Thursday, September 30, 2010

nerves, round two.

On the precipice of a new racing season I am feeling the doubts.

I went to my final cross practice last night (hosted by the nice folks of Existential Velo), and while all the fast kids were doing eight, ten, fiteen laps around the little practice course, I barely manged three or four before having to stop, reach for my inhaler, and lean over my handlebars wheezing like an old lady. My legs felt merely okay, fine for commuting; but without a solid plan of action to learn how to train (and, frankly, without time, energy or the aid of someone more experienced), they turned to rubber halfway through the long, steep runup.

This was probably my worst cross practice of the season. Considering that I've only made the concerted effort five times now (two clinics plus three practice sessions on my own or with friends), I can't be surprised at the lackluster feeling of it all.

The truth is that cyclocross is NOT my favorite discipline to participate in. I hate running; and I hate having to run while carrying my bike even more. On top of that, cross courses are long and fast, with fewer transitions or other technical demands to slow things down enough for me to catch my breath. Once I recognized all of that earlier this summer, and decided that I do cyclocross more for the social aspect and the challenge of making myself do hard things, I was at peace with it. But still, it's hard to be so out-of-shape in the presence of others who are so consistently strong and fit. Reminding myself that I'm working with a different body doesn't always help me feel better; sometimes I just envy the younger and healthier folks and that's all there is to it.

I am torn between wishing I could devote more of myself to this so I could actually get stronger and better at it, and recognizing that so many other factors in my life make that difficult. I'm sure I'm not the only slow, somewhat heavy (by bike racing standards), middle-aged, racer-shaped object who struggles with this reality. But it still makes me feel wistful about what might have been, if I'd been healthy and had a family that encouraged athletic pursuits when I was young. The way I get past that wistfulness is to remember that nearly any day I get to spend riding my bike is better than many days I don't spend riding, and to be grateful that I can participate in this at all, at any level.

Alpenrose is Sunday. Family and friends are coming to watch. My goal is to stay upright, not get pulled early, and ride the entire 45 minutes. If I do all of that I will be very happy with my outing.

Although there's no Womens' Singlespeed category at Cross Crusade (this year), I still hope to see other women racing in their chosen categories on singlespeed bikes. (If you are a singlespeeding woman who will be at Alpenrose this Sunday, please look for me! I will be resplendent in my all-black Velo Bella kit, and Stompy, my SS Redline Monocog, will be accessorized in bright pink cable housing. I will also likely be the only singlespeeder in the Master 45's and therefore easier to spot. )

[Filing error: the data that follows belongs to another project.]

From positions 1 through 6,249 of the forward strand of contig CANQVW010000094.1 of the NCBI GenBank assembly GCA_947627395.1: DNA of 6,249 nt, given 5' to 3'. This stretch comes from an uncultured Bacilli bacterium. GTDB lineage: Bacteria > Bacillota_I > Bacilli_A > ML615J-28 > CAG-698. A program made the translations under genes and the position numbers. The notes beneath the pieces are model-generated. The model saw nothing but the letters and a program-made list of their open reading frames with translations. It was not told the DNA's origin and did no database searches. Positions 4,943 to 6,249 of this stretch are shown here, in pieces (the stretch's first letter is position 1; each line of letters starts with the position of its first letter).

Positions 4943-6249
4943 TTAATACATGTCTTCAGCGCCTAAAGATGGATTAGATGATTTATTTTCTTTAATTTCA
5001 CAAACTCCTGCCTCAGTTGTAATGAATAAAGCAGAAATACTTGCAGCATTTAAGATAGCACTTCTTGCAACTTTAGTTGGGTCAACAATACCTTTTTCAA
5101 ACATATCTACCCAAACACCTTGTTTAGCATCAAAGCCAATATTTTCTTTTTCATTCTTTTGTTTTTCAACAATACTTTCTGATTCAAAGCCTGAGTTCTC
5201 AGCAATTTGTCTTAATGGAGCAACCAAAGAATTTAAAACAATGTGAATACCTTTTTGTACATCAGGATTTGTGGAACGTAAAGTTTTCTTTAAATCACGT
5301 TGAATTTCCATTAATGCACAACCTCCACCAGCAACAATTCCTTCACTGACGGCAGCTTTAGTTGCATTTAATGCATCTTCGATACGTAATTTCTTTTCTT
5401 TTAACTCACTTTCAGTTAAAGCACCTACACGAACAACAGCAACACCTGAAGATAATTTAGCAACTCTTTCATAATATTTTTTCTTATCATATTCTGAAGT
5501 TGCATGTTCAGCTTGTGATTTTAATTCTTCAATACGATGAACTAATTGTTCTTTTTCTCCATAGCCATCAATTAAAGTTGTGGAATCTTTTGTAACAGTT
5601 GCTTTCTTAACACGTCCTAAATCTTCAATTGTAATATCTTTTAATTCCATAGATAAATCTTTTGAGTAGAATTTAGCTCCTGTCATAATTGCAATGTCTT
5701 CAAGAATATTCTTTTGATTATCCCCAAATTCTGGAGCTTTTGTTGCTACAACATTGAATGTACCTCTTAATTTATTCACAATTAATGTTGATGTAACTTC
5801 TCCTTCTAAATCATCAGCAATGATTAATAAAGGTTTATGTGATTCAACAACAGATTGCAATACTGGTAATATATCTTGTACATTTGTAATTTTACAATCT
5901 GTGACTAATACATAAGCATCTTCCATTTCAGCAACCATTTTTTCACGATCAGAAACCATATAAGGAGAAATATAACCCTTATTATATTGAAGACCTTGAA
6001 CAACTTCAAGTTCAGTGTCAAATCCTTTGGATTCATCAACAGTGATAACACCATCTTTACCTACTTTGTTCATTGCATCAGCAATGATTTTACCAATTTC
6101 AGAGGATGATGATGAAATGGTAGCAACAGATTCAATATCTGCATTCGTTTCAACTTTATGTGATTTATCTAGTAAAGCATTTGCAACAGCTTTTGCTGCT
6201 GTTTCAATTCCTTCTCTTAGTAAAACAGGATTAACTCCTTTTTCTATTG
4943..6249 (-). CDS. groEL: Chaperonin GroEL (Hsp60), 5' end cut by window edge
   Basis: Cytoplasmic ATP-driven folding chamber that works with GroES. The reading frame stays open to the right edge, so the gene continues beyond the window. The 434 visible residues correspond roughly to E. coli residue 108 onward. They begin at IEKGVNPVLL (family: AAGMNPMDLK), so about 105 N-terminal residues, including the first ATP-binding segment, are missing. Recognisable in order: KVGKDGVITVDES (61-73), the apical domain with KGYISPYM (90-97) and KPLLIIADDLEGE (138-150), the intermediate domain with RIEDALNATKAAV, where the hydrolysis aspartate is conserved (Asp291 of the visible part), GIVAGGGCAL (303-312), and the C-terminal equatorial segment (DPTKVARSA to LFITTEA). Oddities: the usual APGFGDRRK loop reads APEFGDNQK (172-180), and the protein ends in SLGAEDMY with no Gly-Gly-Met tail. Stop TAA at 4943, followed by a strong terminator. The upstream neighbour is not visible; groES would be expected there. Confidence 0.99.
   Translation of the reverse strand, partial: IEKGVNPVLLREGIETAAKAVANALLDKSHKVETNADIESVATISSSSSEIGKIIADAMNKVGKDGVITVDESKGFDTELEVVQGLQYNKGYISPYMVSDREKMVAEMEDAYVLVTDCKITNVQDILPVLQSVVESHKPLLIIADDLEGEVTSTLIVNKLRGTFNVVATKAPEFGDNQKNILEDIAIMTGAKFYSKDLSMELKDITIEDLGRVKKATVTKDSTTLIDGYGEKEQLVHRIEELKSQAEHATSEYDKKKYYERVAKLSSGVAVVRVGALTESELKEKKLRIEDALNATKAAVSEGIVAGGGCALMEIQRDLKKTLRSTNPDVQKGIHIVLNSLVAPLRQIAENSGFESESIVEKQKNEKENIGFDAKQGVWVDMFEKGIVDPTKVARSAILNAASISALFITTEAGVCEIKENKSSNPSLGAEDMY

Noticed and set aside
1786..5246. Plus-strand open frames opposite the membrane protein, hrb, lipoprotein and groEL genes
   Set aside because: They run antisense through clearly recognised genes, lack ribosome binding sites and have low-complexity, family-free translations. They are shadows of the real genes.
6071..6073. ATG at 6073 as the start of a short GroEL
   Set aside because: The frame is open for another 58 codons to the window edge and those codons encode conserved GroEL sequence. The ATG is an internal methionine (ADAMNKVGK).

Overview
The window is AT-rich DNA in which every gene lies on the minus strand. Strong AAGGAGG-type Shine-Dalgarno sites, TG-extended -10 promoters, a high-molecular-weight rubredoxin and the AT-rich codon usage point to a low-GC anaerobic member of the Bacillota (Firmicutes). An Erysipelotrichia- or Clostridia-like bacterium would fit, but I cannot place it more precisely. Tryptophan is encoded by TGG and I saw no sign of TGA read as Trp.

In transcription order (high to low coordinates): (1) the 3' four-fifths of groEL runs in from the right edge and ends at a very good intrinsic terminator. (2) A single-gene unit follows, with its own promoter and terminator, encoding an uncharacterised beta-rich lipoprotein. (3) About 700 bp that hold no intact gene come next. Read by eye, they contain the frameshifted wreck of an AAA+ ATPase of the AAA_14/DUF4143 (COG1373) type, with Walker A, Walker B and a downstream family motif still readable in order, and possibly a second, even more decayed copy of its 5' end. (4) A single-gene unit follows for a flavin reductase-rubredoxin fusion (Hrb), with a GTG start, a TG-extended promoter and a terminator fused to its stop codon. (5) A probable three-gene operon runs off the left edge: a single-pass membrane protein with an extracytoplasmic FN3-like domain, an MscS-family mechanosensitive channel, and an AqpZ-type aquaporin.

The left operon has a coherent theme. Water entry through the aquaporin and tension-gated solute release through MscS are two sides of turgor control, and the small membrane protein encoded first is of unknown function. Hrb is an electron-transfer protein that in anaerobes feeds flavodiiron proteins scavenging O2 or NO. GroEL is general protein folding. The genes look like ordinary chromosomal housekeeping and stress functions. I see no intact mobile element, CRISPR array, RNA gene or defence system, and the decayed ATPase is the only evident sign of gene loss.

See you at the races.

4 comments:

Brian-J said...

Stop worrying about how fit you are, stop worrying about a "training plan".

I understand. When I get out on my bike I want to HAVE FUN. Training, for me, is not fun. I like to push hard sometimes. WHen it feels good.

But I want to have fun. I decided to join the Crossniacs because, around their logo is the phrase "For the love of cyclocross".

I race for the love of CX. Not results or a training plan or to deny myself cookies.

I race bikes to have fun.

I want to ride until I'm 100 (or older).

Just relax and have fun!

bikelovejones said...

Bless you for the reminder to relax.

If I can still ride a bike at 100 I will throw a massive party. You, of course, will be invited.

Judi said...

CX is about FUN. its about being a kid again, hopping on and off the bike, getting muddy, going slow, or fast, and just loving the bike. don't get all down on yourself w/ that shitty attitude. just go, have fun, be social, smile laugh, fall down, get up, just dont get HURT too bad. :) and YES cx brings on that cough that even nyquil wont stop. much love to you and have fun racing.

bikelovejones said...

Hello Mrs. (!) Judi -- I don't generally have a cough after my CX races, I just wheeze a lot until the inhaler kicks in...

I've put together a sort of "Welcome Wagon" thing and have invited women who are doing their first Crusade on a singlespeed bike to come and find me. I will try to record the day and throw pix up on my Flickr page afterwards.

Hope your CX racing goes well -- Ohio Valley sounds like a fun series. Report, please.

Cheers --Beth